School of Medical and Health Sciences
Research and Innovation Strategic Scholarship / Murdoch University / National Health and Medical Research Council
NHMRC Number : APP1138257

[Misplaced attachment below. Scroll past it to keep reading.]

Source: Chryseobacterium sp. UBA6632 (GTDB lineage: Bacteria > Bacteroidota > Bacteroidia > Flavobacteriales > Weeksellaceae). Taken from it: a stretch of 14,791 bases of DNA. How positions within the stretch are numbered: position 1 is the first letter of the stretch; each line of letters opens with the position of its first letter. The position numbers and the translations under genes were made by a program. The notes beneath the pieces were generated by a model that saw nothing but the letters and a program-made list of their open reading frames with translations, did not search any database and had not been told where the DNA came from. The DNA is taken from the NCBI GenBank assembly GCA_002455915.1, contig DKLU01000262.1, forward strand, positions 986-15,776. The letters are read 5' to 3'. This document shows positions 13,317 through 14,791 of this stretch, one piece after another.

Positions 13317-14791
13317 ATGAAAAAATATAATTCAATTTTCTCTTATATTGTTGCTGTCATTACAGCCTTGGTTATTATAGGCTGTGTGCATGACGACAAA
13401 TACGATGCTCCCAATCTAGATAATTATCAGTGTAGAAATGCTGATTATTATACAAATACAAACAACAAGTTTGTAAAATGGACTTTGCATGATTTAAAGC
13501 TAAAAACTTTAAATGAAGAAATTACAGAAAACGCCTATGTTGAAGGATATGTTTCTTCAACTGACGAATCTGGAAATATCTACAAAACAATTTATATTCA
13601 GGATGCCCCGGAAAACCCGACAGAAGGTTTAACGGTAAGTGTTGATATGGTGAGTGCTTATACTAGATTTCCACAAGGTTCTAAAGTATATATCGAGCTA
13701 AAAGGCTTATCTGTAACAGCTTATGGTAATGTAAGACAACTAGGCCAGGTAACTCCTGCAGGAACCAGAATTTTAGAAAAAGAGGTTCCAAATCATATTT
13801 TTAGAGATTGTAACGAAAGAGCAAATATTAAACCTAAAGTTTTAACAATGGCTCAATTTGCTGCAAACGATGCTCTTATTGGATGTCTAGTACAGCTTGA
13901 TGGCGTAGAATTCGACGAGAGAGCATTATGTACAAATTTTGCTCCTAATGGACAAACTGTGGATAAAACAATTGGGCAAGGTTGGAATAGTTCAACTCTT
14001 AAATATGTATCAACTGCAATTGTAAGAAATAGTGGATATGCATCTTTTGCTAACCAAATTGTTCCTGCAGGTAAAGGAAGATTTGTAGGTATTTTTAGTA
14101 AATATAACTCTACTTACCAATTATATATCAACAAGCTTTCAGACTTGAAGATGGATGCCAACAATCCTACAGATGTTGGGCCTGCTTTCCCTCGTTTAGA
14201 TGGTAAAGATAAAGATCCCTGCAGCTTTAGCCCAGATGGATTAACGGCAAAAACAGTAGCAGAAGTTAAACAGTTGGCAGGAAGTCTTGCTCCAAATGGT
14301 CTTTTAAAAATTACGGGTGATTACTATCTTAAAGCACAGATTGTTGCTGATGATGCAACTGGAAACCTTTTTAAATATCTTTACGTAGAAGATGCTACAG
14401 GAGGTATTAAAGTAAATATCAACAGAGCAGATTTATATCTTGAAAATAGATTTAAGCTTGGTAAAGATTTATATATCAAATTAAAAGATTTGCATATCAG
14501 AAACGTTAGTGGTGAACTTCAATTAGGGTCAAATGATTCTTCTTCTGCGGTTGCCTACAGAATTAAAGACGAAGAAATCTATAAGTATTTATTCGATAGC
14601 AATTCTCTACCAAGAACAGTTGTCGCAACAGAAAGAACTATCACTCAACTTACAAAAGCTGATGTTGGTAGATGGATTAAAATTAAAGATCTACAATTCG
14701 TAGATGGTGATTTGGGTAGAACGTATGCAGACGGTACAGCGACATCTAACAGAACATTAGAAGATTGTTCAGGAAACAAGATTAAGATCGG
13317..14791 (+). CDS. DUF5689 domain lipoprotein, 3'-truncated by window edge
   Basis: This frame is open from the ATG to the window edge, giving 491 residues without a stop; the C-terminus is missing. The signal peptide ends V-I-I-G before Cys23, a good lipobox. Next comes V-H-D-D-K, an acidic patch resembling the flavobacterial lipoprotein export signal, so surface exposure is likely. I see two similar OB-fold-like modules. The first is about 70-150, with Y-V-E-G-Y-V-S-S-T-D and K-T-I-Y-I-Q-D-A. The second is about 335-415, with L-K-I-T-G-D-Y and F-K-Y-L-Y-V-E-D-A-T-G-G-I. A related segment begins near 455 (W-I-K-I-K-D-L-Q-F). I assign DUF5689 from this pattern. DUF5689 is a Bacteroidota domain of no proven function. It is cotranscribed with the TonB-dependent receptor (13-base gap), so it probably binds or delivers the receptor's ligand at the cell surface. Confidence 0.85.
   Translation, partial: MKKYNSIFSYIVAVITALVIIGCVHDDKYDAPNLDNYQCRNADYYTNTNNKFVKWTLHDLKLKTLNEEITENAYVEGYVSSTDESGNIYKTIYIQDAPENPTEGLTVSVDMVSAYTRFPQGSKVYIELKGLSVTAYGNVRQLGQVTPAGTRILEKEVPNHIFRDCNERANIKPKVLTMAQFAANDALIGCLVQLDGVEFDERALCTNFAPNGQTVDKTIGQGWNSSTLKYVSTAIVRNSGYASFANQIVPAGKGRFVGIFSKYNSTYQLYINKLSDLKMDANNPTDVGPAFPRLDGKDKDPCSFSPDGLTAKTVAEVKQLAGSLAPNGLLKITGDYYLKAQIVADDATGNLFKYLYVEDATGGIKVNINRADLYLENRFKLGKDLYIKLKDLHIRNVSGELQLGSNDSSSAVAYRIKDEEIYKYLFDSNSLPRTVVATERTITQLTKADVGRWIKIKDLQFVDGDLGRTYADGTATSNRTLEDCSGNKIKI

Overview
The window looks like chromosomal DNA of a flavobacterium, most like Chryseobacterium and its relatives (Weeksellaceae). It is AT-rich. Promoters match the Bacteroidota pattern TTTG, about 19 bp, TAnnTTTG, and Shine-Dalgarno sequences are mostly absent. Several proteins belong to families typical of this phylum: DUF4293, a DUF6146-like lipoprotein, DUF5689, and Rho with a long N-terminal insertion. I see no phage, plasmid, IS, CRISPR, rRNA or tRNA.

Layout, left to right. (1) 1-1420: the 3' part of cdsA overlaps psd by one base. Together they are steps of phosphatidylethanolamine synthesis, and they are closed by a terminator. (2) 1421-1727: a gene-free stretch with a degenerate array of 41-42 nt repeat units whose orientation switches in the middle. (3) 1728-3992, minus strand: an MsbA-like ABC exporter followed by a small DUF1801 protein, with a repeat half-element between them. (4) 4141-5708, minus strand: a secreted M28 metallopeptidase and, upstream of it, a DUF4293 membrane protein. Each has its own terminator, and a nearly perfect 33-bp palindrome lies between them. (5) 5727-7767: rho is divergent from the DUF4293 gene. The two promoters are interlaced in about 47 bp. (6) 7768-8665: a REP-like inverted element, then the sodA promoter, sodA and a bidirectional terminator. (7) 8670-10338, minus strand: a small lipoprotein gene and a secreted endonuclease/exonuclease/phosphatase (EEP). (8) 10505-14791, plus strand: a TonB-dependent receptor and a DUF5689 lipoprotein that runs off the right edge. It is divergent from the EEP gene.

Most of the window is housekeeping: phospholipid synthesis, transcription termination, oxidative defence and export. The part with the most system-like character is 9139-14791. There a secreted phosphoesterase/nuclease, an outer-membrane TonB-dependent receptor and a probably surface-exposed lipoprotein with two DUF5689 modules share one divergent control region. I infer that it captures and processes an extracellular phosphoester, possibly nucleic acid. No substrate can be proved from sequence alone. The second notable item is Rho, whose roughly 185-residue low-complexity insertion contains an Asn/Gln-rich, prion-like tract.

Clostridioides difficile poses an ongoing threat as a cause of gastrointestinal disease in humans and animals. Traditionally considered a human healthcare-related disease, increases in community-associated C. difficile infection (CDI) and growing evidence of inter-species transmission suggest a wider perspective is required for CDI control. In horses, C. difficile is a major cause of diarrhoea and life-threatening colitis. This study aimed to better understand the epidemiology of CDI in Australian horses and provide insights into the relationships between horse, human and environmental strains. A total of 752 faecal samples from 387 Western Australian horses were collected. C. difficile was isolated from 104 (30.9%) horses without gastrointestinal signs and 19 (37.8%) with gastrointestinal signs. Of these, 68 (55.3%) harboured one or more toxigenic strains, including C. difficile PCR ribotypes (RTs) 012 (n = 14), 014/020 (n = 10) and 087 (n = 7), all prominent in human infection. Whole-genome analysis of 45 strains identified a phylogenetic cluster of 10 closely related C. difficile RT 012 strains of equine, human and environmental origin (0–62 SNP differences; average 23), indicating recent shared ancestry. Evidence of possible clonal inter-species transmission or common-source exposure was identified for a subgroup of three horse and one human isolates, highlighting the need for a One Health approach to C. difficile surveillance.
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